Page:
A bank reconciliation statement is a financial statement that compares two sets of records to ensure that your book balance (the amount in your company’s accounting records) matches your bank account balance (the amount in your company’s bank account). A reconciliation statement helps to identify discrepancies such as missing transactions, typos, or errors; and bank charges that might be missed.
The purpose of a reconciliation statement is to ensure that a company’s financial records are accurate and up-to-date. By comparing two sets of records and identifying any discrepancies, businesses and individuals can guarantee that their financial documents are correct. Reconciliation statements are crucial in detecting fraudulent activities, double-charged transactions, missed payments, and any calculation errors.
How To Do a Bank Reconciliation Statement
Here is a step-by-step guide to creating a bank reconciliation statement:
- Step 1: Collect Documents
The first thing to do before starting your reconciliation statement is to gather all the relevant documents that you have relating to the bank account: your bank statement, cash book, and any other relevant records.
- Step 2: Compare Balances
Compare the balance in your company’s accounting records (book balance) to that in your bank statement (bank balance). After confirming that these match, move on to the next step.
- Step 3: List All Transactions
List all the transactions that have been processed by your bank but not yet recorded in your accounting records. This could include deposits, withdrawals, bank fees, and interest paid.
- Step 4: Adjust Your Records
Use the transactions listed in step 3 to adjust your accounting records, to ensure that your records reflect all the transactions for the period you are reconciling.
- Step 5: Check for Discrepancies
Compare the adjusted balance in your accounting records to the end balance on the bank statement. This allows you to check whether there are any discrepancies that need resolution. If there are any missing transactions or errors, correct them.
Example of Bank Reconciliation Statement
Let’s look at the example: Suppose your accounting records show a balance of $5,000, while your bank statement shows a balance of $4,800. After creating a list of transactions, we find out that you have made deposits of $600 and checks worth $100 were outstanding. Adjusting your accounting books, we arrive at a book balance of $5,500 ($5,000 + $600 – $100) and a bank balance of $5,500 ($4800 + $600 – $100). With these balances matching, we can conclude that all accounts have been accurately recorded.
The Importance of Bank Reconciliation in Month-End Close Process
The month-end close process involves reconciling all financial transactions, including bank transactions, to ensure that the company’s financial records accurately reflect its financial position.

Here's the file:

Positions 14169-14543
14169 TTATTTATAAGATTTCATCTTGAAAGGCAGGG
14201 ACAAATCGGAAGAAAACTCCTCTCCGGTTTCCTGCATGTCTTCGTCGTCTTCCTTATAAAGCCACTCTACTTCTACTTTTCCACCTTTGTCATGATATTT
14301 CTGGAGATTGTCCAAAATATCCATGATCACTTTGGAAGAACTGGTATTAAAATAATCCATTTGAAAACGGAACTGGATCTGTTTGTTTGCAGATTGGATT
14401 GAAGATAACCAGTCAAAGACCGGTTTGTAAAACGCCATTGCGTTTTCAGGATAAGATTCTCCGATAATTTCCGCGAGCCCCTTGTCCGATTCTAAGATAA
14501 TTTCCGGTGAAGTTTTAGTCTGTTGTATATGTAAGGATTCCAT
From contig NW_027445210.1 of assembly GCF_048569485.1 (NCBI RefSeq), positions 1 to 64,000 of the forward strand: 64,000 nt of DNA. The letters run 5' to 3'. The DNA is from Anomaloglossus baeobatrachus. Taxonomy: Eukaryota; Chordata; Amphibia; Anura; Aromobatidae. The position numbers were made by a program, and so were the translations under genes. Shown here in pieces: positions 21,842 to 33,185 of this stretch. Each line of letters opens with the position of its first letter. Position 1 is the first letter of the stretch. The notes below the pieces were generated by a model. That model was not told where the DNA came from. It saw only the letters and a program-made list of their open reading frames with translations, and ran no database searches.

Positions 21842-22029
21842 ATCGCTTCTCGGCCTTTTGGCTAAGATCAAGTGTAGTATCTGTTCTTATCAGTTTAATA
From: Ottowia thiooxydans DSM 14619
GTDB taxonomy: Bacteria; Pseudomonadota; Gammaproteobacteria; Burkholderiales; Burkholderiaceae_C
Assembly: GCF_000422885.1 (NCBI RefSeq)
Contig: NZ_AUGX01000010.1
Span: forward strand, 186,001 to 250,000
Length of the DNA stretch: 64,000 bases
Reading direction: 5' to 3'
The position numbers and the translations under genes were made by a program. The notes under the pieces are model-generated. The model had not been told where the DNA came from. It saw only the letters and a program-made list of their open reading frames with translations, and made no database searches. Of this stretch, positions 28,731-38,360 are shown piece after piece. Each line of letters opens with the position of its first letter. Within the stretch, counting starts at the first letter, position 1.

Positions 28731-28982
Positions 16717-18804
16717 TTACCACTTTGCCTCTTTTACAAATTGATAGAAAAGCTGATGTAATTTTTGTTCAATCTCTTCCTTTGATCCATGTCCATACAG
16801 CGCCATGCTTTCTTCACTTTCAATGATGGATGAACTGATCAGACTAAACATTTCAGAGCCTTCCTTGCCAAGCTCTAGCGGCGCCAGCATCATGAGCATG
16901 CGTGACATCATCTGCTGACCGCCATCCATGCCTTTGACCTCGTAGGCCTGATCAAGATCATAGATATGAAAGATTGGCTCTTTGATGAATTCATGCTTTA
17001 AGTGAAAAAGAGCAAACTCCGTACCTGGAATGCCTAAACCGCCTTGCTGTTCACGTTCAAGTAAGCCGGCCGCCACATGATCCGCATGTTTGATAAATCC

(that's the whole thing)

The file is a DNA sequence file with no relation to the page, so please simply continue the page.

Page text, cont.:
Here are some ways in which the bank reconciliation statement is used in the month-end close process:
- Identify Discrepancies: The bank reconciliation statement is used to identify discrepancies between the bank statement and the company’s financial records. These discrepancies can include errors in recording transactions, timing differences, and bank fees. By identifying these discrepancies, the company can make the necessary adjustments to its financial records to ensure accuracy.
- Reconcile Cash Accounts: The bank reconciliation statement is used to reconcile cash accounts, including checking, savings, and petty cash accounts. This process ensures that the company’s cash balances are accurate and that all transactions have been properly recorded.
- Verify Accuracy of Bank Transactions: The bank reconciliation statement is used to verify the accuracy of bank transactions, including deposits, withdrawals, and other bank charges. This verification ensures that the company is not missing any transactions that could impact its financial statements.
- Accrue Bank Fees: The bank reconciliation statement is used to accrue bank fees that have not yet been recorded in the company’s financial records. This accrual ensures that the company’s financial statements accurately reflect all expenses, including bank fees.
- Prepare Financial Statements: The bank reconciliation statement is used to prepare financial statements, including the balance sheet and income statement. The accuracy of the bank reconciliation statement is essential to ensuring the accuracy of these financial statements.
How AP Automation Can Help with Bank Reconciliation
Accounts payable automation can help businesses significantly with bank reconciliation statement by improving accuracy, speeding up the processing of invoices and payments, providing detailed reports, seamless integration, and easy access to data. AP automation can enhance your accounting processes, minimize human errors and provide timely, accurate insights, and financial records. With AP automation, businesses can streamline their financial procedures, enhance accuracy, and improve their bank reconciliation.